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Cramer’s “What Is ‘Post-Digital’?” was a reading that I could relate to my own life and personal view of today’s digital media. The beginning sections that describe the phenomenon of hipster’s reversion back to the analog and “old media” and shows how this action has become more than a fad, but an actual historical transition. The section regarding the “Disenchantment with the ‘Digital'” was most interesting to me because the term “disenchantment” is the exact word I would use to describe my own feelings towards the internet and rise of New Media. The digital world is a space that I have never fully devoted myself to, but I still encounter it constantly everyday of my life. The overwhelming abundance of the digital in day-to-day living has made me enjoy the retro methods of hipsters and fans of old media who choose to revert back to past, analog devices. In our course, we have been learning about the transition from the analog to the digital and the importance digital media now has in society, but the up and coming mixture of old and new is another integral transition in media’s development. Cramer describes his term “post-digital” as “a contemporary disenchantment with digital information systems and media gadgets, or a period in which our fascination with these systems and gadgets has become historical,” (Cramer 701). The disenchantment that the introduction of digital media created is the realization that this new technology and method does not make what was once hard, easy, but rather adds a new level of complication and “is another thing to deal with,” (701).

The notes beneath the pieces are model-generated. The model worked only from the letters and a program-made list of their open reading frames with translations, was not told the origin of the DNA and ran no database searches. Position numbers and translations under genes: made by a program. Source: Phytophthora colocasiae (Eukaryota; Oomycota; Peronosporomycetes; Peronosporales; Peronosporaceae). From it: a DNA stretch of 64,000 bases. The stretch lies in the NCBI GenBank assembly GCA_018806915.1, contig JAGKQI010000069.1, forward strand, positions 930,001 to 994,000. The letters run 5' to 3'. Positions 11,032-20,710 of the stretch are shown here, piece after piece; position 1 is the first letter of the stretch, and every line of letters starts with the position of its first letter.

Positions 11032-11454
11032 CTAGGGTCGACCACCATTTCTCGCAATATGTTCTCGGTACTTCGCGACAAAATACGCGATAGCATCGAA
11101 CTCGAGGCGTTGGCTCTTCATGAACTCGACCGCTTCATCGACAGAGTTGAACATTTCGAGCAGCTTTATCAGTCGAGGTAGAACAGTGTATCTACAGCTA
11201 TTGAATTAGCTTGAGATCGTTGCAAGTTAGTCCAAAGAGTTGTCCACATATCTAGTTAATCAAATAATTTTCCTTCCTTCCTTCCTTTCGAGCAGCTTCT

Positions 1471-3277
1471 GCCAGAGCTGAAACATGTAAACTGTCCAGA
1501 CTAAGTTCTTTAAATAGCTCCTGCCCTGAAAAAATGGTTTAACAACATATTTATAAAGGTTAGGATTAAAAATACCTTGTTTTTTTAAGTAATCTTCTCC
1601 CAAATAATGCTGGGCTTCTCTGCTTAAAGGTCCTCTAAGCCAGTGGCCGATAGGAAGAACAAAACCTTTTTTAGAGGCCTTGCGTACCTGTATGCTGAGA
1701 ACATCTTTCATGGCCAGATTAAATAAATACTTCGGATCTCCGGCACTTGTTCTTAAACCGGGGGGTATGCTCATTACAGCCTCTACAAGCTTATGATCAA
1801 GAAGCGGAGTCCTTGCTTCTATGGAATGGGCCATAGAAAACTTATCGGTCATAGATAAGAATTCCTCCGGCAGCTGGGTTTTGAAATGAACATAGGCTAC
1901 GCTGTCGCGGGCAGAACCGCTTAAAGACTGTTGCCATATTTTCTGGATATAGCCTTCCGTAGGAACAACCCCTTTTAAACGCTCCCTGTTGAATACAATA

I share the same idea Cramer has regarding the new “post digital” and find this topic very interesting. I myself reject the full emersion of digital media and devices in the everyday, and would say I’ve realized that the digital’s promise of simplicity and efficiency has been abandoned. Having said this, I do realize the necessity every citizen has to digital devices and a complete reversal back to the analog years would create complete chaos in our contemporary world. Or would it? Is our need for the digital actually dire because of how popular and influential it has become or is this notion of necessity simply imaginary and induced by the digital devices we use?